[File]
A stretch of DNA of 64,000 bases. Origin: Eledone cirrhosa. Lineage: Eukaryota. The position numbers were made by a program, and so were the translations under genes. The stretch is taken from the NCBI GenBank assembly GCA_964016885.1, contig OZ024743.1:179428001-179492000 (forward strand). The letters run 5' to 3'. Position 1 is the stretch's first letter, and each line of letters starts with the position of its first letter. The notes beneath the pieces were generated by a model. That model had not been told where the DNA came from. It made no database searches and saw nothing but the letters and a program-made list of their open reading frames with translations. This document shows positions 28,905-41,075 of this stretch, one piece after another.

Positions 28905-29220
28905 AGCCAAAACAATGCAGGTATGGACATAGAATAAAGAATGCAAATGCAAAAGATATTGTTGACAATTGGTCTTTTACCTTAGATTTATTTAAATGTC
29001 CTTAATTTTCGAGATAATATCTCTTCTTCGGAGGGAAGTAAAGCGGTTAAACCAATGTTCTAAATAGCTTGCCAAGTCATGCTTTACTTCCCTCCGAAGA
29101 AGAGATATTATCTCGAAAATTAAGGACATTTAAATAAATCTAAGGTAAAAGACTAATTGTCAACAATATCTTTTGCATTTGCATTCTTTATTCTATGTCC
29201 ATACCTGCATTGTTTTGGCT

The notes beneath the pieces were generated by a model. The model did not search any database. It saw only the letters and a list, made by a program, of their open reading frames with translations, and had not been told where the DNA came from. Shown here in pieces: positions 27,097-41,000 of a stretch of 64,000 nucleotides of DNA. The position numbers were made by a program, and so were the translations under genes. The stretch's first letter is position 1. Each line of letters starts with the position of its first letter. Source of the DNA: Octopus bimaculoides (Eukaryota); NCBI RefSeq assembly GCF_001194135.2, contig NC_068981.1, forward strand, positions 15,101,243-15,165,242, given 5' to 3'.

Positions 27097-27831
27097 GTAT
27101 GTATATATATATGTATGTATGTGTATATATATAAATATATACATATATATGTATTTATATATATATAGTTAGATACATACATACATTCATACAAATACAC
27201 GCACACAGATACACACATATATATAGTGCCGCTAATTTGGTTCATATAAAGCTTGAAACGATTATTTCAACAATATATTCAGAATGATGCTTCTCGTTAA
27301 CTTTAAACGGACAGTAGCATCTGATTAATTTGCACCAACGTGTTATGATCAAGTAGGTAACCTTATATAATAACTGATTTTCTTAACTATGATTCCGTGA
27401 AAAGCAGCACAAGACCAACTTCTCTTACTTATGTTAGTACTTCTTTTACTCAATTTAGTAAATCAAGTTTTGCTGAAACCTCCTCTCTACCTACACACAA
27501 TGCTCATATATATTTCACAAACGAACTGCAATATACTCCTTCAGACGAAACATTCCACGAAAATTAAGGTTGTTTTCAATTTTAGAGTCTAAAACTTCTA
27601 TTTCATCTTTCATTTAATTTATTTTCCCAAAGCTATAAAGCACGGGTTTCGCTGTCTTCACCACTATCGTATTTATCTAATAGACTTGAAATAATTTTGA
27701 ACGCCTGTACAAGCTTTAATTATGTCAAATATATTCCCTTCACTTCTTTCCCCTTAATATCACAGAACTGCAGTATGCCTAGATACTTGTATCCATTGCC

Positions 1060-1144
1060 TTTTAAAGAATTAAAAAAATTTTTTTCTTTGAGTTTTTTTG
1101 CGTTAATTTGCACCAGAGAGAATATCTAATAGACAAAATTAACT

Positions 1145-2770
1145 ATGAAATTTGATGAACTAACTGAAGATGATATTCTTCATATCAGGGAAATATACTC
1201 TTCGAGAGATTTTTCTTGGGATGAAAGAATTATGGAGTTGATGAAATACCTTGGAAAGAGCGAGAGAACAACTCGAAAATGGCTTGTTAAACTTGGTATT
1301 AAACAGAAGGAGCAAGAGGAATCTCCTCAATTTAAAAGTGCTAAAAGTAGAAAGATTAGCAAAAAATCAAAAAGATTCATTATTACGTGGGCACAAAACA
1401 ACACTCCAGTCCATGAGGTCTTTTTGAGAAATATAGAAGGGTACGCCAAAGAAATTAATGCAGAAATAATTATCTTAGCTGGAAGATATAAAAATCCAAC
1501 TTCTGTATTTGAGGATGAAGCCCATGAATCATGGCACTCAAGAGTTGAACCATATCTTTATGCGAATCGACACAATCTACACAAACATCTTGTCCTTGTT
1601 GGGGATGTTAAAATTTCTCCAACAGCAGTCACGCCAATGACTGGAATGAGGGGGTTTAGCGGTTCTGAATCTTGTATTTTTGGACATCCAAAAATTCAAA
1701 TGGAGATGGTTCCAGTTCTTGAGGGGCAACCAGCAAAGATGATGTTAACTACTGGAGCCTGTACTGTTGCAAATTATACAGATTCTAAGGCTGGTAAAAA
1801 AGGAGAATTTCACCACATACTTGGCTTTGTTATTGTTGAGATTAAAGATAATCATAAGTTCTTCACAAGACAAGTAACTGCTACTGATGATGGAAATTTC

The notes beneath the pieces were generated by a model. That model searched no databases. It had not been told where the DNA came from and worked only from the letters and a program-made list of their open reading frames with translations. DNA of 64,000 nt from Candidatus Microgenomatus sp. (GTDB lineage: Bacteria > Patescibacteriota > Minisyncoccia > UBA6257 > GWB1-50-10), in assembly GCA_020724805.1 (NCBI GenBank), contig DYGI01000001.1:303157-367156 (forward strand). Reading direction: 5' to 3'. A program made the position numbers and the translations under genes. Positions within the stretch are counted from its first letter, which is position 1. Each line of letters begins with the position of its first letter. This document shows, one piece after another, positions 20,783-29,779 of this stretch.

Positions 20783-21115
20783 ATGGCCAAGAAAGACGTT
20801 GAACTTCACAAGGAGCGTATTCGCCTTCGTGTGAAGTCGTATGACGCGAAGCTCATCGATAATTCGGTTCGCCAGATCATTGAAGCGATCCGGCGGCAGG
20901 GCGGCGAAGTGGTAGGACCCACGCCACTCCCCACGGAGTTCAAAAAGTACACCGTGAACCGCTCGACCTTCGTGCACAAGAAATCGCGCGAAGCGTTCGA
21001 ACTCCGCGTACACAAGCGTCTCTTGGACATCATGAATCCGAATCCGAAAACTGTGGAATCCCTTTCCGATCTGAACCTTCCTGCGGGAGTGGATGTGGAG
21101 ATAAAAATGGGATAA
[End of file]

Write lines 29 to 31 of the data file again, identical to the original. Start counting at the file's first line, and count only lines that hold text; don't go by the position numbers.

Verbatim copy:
The notes beneath the pieces were generated by a model. That model searched no databases. It had not been told where the DNA came from and worked only from the letters and a program-made list of their open reading frames with translations. DNA of 64,000 nt from Candidatus Microgenomatus sp. (GTDB lineage: Bacteria > Patescibacteriota > Minisyncoccia > UBA6257 > GWB1-50-10), in assembly GCA_020724805.1 (NCBI GenBank), contig DYGI01000001.1:303157-367156 (forward strand). Reading direction: 5' to 3'. A program made the position numbers and the translations under genes. Positions within the stretch are counted from its first letter, which is position 1. Each line of letters begins with the position of its first letter. This document shows, one piece after another, positions 20,783-29,779 of this stretch.

Positions 20783-21115
20783 ATGGCCAAGAAAGACGTT